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Tuesday 16 January 2018

Top rugby star admits to nightclub assault charge

INTERNATIONAL rugby player Shane Horgan yesterday admitted assaulting a doorman after he had been refused entry to a nightclub.

Doorman John Fahy suffered a fractured cheekbone when he was struck by Horgan outside The Alley nightclub at Eyre Square in Galway on Halloween night, 1999.

Horgan (22), who plays for Lansdowne and Leinster, was told by Judge Carroll Moran that what he had done had given scandalous example to young people.

A jury had been sworn in at Galway Circuit Court after Horgan initially pleaded not guilty to a charge of assault causing harm, namely a displaced fracture of the left cheekbone, to John Fahy at Ball Alley Lane, Eyre Square Galway.

But following a short adjournment, Horgan was re-arraigned. He once again pleaded not guilty to the charge, but pleaded guilty to assault.

The court heard the plea to the lesser charge was acceptable to the prosecution.

Judge Moran discharged the jury and excused them from jury service for 5 years.

Gda Inspector PJ Durkin said that John Fahy (31) was working as a doorman at The Alley nightclub.

A sign was placed on the door saying that the club was full and entry was for members only.

At about midnight a man wearing a Leinster rugby blazer spoke to Mr Fahy and insisted on getting inside.

A bit of pulling and shoving ensued and ended with the defendant striking the doorman, who suffered a broken cheekbone.

The gardai were contacted and travelled to Flannerys Hotel, where they went to a room where Shane Horgan was located.

Mr Fahy identified him as the person who had assaulted him, before being taken to hospital where he received treatment and he was later referred to a maxillo-facial surgeon in Limerick.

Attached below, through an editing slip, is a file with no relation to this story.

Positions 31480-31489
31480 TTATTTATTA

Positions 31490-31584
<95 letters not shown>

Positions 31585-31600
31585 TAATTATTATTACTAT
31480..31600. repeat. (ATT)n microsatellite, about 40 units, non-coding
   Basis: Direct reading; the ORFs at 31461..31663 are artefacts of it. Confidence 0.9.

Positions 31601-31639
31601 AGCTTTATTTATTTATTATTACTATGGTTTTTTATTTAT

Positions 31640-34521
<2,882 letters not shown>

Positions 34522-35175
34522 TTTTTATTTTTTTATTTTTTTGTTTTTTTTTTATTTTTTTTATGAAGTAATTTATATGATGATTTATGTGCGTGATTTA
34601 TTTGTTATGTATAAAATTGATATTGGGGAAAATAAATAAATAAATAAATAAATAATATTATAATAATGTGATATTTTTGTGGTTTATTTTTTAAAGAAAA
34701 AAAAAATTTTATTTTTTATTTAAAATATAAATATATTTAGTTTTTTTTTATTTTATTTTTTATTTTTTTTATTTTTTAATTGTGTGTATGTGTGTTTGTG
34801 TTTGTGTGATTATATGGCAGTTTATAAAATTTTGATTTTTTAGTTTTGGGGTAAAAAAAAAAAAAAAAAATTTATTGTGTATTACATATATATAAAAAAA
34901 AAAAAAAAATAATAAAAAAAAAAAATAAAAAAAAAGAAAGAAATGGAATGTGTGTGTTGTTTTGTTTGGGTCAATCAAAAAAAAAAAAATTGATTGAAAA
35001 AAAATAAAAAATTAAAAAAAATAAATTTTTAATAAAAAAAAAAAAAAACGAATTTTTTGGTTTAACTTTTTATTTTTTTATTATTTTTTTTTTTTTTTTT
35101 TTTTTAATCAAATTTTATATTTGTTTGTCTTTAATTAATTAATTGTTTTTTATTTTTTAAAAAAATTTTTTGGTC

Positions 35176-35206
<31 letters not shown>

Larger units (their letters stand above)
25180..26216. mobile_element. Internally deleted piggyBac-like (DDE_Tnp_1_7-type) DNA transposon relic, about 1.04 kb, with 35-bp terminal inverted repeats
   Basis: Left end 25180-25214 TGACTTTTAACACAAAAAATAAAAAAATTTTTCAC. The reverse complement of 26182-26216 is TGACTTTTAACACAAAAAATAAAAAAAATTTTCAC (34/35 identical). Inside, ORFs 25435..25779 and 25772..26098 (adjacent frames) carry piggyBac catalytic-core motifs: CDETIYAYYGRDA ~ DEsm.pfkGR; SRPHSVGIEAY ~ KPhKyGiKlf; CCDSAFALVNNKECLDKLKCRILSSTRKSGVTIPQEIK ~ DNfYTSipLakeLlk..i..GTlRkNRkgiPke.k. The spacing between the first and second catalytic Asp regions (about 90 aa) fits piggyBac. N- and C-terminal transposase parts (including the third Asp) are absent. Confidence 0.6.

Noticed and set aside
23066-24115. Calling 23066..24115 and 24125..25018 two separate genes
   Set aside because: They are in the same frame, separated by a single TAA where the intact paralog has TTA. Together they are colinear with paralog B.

The injury did not require surgical intervention and he had made a full recovery.

Gda Durkin said he was not aware that Shane Horgan had suffered any injury.

He knew Mr Horgan played rugby for Leinster and Ireland and was a rugby player of considerable repute, with no previous convictions.

In reply to Patrick Gageby for the defendant, Gda Durkin agreed that there appeared to have been an amount of drink involved.

Former Irish international and coach, Senator Jim Glennon told the court that he had first come across Shane Horgan as an underage player in Drogheda.

He was an outstanding schoolboy player and had become an international youth before he took him into the Leinster squad.

He was particularly impressed by what he saw both on and off the field.

There was never any trouble with him and he broke into the Leinster team far quicker than anyone could have imagined.

He made his international debut in the spring of this year and had played 8 times for Ireland, scoring 6 tries and was very much part of the future of Irish rugby.

But he had been extremely concerned about this case and it had been the source of stress to both himself and his parents.

A criminal conviction could inhibit his ability to travel abroad for matches. International player Eric Elwood said he had played 35 times for Ireland and he had played against Shane Horgan on numerous occasions.

He was a very difficult but very fair opponent, was very highly regarded in the Irish set-up and had a bright future.

Mr Gageby said that all matters had been settled between his client and Mr Fahy, obviously to some financial detriment to Mr Horgan.

The case was not the serious offence that it might have been and the DPP had agreed that it could be disposed of in the District Court.

Judge Moran said he could not ignore that there appeared to be an increase in violence by prominent sportsmen.

This was a matter which the courts had to take account of, but rugby was no more culpable than any other sport.

"The point is that the accused is a role model for young people...and what he did is to give scandalous example," said Judge Moran.

He noted the Christian attitude of Mr Fahy, while he had been told that there had been a substantial financial settlement.

He accepted it was isolated incident and that the accused was unlikely to reoffend.

He did not wish to put a blight on his career and accepted that a conviction would affect his ability to travel.

Accordingly, he would apply the Probation Act.

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